As remote and hybrid work becomes more widespread, countries around the globe have been updating their labor codes to reflect the changing nature of work. However, Poland’s new regulatory framework for remote work – which was passed in 2022 and will now go into effect on April 7, 2023 – stands out as one of the most comprehensive and robust.
Designed to formalize remote work in a sustainable, equitable way, the new framework is an important step forward for Poland’s business landscape. However, the new regulations mean companies will have to adapt and adjust how they engage remote workers.
To help us understand the specifics of the regulations, we sat down with Julia Górska, Global Manager of Client Solutions at GoGlobal, who is on the ground in Poland and has extensive experience with employment regulations in the country.
In this special Q&A, Julia answers common questions about the new regulatory framework and explains how it impacts companies in Poland.
What is Poland’s history with remote working policies? How does the new regulatory framework differ from previous policies?
Julia: Poland has a fairly long history of maintaining a teleworking working policy, dating back to amendments to the country’s labor code in the 1970s. However, the bullet points of this policy were brief and largely applied to work done via telephone.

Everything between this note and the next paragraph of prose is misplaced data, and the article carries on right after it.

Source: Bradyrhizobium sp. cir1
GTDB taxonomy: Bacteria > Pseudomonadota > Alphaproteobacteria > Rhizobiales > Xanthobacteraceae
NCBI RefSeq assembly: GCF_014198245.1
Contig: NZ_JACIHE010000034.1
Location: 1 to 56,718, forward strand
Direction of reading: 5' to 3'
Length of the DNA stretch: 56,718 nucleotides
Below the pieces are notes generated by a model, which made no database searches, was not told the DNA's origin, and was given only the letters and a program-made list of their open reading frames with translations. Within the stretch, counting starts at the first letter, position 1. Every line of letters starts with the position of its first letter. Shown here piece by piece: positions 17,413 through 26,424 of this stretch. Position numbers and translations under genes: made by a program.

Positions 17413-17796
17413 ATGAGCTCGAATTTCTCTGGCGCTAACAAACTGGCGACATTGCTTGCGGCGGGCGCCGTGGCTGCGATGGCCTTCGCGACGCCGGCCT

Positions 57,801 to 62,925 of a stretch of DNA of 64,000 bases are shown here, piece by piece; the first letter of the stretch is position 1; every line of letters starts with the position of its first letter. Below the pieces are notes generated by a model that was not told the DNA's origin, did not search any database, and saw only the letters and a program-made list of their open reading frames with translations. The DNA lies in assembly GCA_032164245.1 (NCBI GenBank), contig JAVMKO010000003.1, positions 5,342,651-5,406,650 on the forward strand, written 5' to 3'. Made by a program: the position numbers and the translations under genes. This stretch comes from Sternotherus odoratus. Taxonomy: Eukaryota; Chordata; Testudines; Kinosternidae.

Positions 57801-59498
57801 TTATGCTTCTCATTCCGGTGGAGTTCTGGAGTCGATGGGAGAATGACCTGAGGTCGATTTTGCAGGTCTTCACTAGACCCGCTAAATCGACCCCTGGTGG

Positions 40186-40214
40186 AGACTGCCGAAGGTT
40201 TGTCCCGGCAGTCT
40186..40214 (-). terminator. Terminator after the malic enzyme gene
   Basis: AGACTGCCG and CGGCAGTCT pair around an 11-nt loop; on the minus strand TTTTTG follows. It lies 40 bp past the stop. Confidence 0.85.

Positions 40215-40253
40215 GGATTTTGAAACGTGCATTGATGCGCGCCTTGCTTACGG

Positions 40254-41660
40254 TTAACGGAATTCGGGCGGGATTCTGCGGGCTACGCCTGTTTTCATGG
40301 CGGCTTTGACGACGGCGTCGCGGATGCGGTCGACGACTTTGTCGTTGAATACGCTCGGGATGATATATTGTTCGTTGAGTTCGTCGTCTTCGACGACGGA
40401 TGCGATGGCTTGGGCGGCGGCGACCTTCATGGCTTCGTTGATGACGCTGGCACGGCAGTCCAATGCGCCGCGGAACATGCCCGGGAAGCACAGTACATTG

During the COVID-19 pandemic, the Polish government also issued temporary regulations regarding remote work, which were aimed at preventing the spread of the virus. These regulations allowed employers to unilaterally order employees to work remotely, without the need to agree on the terms of remote work. However, these regulations were temporary and ceased to apply once the “state of emergency” status was lifted.
On the other hand, the new regulatory framework represents a significant evolution for remote work in Poland going forward. Overall, the new parameters are designed to formalize remote work in a more comprehensive and modern way – while providing greater protection and clarity for both remote workers and their employers.
How does the new regulatory framework in Poland define remote work? What should employers be aware of?
Julia: Under the new regulatory framework, remote work is defined as work that is either fully or partially performed at a location specified by the employee, including their home address. The location for performing the work is agreed upon by both the employer and employee on a case-by-case basis.
This framework covers work being performed via various methods of remote communication and covers full-time remote work as well as hybrid work arrangements.